Furthermore, disposing off the case based on the assertion that under Article 184(3) the court generally refrains from exercising ‘inquisitorial powers’, seems incredulous to anyone who has been following the magnificent work that the honourable SC has done in the recent past in exercise of Article 184(3). In fact, many a times (during the NICL scam or Haris Steel case, for example) the apex court has made observations that were it not for the exercise of inquisitorial powers under Article 184(3), the responsible individuals would not have been brought to justice (through the regular trial process). Let us close our eyes and imagine for a second that the scam had related to Malik Riaz paying bribes to a son of some prominent politician in order to influence state’s executive authority – would the inquisitorial powers still not be exercised? What has been the history of such scandals?
This combined with a castigation of the media on not having checked the veracity of the allegations, makes the point deeper. While there is no denial that media, in all instances and all news stories, must hold itself to a higher standard of professional ethics, is it not true that similar (not-well-researched stories) in the newspaper or television (by the same anchors) has caught the attention of the SC in the past and resulted in long drawn-out inquisitorial proceedings? And has the apex Court, in such instances, not praised the media for bringing the issue (though without doing all the necessary background checks) to the court’s attention? If so, then the only difference in the media reporting on other such stories and this one, is that this instance involved a possible blemishing of the apex court’s reputation. And if this is the only difference, then admonishing the media in this case alone, and not the others, fuels the voices within our society that (perhaps wrongly) question the unbiased dispensation of justice in our system.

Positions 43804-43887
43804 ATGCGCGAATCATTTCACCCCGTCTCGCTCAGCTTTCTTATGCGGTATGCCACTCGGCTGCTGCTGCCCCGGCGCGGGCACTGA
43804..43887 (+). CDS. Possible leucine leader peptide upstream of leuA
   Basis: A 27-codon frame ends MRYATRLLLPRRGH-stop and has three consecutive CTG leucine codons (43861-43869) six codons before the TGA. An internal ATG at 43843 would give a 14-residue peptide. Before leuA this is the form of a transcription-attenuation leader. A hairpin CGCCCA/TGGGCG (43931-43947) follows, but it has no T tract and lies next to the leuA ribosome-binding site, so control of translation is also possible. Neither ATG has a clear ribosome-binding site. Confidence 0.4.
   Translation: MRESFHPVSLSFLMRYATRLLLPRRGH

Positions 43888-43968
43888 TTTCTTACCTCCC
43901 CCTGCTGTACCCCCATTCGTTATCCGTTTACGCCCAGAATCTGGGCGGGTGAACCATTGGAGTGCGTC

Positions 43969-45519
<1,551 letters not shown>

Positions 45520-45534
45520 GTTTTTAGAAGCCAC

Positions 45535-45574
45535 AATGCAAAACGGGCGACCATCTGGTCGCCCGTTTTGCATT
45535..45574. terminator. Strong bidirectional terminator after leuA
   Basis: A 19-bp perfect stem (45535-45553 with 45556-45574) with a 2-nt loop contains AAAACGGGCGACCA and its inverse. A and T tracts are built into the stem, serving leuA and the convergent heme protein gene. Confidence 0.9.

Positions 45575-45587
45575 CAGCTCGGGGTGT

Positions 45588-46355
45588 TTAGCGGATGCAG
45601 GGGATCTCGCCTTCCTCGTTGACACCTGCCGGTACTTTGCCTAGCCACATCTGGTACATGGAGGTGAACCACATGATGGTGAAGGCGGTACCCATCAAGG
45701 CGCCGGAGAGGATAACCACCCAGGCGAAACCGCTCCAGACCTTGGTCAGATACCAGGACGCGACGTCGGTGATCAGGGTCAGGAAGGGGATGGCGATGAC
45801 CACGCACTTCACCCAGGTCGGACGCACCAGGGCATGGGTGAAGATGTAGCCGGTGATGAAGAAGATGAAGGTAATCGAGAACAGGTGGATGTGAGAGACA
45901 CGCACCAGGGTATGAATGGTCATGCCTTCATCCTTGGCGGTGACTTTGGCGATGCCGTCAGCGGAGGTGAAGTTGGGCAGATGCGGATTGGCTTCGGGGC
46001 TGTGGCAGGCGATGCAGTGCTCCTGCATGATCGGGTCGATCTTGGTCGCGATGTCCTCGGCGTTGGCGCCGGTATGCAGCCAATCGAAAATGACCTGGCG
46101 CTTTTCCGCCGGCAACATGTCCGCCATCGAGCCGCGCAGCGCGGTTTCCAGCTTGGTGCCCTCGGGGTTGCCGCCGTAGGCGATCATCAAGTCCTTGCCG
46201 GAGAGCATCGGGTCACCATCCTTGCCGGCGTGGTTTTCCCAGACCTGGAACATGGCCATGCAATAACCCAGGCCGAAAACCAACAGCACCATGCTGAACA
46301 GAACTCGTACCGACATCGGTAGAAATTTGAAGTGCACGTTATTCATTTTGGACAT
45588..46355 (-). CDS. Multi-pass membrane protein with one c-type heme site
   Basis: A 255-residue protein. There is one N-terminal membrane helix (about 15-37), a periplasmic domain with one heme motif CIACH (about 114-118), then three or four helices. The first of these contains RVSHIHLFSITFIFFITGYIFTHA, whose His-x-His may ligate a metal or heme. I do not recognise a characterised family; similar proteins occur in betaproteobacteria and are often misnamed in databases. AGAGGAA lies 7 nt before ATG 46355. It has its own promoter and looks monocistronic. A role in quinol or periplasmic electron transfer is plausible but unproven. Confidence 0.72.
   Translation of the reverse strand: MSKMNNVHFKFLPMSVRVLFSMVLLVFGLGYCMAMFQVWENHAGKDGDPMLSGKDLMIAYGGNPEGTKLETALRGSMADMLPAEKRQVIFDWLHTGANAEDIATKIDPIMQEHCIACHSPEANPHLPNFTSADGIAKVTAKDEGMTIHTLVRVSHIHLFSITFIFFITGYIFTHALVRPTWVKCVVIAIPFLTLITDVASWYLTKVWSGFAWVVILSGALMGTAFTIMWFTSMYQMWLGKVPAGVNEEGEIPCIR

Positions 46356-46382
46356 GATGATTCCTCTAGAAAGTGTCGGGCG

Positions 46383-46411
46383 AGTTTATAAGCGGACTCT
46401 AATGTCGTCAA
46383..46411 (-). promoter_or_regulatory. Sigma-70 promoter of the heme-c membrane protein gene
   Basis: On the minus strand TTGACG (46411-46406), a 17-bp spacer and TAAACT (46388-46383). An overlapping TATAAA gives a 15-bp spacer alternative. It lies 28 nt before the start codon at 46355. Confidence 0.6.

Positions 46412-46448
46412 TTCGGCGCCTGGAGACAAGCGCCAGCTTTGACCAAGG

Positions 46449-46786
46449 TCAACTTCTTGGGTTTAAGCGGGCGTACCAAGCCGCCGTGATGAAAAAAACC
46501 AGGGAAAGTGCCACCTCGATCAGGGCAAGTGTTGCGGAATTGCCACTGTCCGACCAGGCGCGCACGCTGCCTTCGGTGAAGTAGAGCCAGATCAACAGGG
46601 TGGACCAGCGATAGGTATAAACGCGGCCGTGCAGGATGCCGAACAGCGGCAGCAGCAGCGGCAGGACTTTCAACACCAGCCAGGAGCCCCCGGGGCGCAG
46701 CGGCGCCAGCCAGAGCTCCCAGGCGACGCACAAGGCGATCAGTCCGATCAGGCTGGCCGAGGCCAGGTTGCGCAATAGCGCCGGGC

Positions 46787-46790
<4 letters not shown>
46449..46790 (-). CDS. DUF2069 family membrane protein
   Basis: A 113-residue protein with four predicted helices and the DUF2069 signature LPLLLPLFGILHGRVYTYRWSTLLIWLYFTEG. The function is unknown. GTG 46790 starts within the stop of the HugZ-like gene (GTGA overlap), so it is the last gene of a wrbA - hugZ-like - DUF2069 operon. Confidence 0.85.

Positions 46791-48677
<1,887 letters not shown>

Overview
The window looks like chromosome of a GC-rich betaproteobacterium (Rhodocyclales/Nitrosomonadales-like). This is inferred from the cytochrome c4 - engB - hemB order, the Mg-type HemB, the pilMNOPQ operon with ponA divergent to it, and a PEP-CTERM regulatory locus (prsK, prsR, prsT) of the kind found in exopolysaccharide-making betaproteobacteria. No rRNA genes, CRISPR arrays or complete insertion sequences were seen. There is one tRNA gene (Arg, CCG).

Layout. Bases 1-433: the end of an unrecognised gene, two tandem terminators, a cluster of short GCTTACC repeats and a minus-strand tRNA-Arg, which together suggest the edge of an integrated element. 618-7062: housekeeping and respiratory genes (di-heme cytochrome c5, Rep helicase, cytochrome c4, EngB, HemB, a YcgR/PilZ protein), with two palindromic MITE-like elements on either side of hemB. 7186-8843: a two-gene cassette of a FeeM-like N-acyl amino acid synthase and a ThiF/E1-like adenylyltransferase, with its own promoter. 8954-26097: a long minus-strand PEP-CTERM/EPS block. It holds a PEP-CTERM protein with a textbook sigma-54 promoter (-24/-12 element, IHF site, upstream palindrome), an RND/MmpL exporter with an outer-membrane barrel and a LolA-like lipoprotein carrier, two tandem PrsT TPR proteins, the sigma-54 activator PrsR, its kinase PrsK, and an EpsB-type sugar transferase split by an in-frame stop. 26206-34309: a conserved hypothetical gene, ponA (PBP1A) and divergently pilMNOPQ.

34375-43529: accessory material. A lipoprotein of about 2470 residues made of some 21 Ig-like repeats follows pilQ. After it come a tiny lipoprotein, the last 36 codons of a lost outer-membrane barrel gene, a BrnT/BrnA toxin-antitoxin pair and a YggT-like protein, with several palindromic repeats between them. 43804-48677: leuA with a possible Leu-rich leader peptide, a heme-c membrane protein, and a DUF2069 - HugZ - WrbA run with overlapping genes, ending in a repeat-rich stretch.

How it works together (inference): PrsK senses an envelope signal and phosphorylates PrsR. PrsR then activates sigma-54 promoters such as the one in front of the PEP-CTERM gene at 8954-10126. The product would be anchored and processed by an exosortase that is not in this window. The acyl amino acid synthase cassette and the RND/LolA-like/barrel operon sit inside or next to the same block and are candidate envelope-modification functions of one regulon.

In many ways, this has been an opportunity lost. The court, possessed with the matter, could have (once and for all) settled its impartiality and established its credence through this case. This was an opportunity to demonstrate that the honourable judges of apex court, each equal in voice and authority to the other, hold institutional legitimacy above all personal and professional concerns. It could have been settled that the apex court would employ the same degree of enthusiasm in probing a matter that concerns their own reputation, as it does with matters concerning other institutions. And this could have been easily established through a thorough investigation of the matter, and a decision on merits.
The writer is a lawyer based in Lahore. He has a Masters in Constitutional Law from Harvard Law School. He can be reached at: [email protected]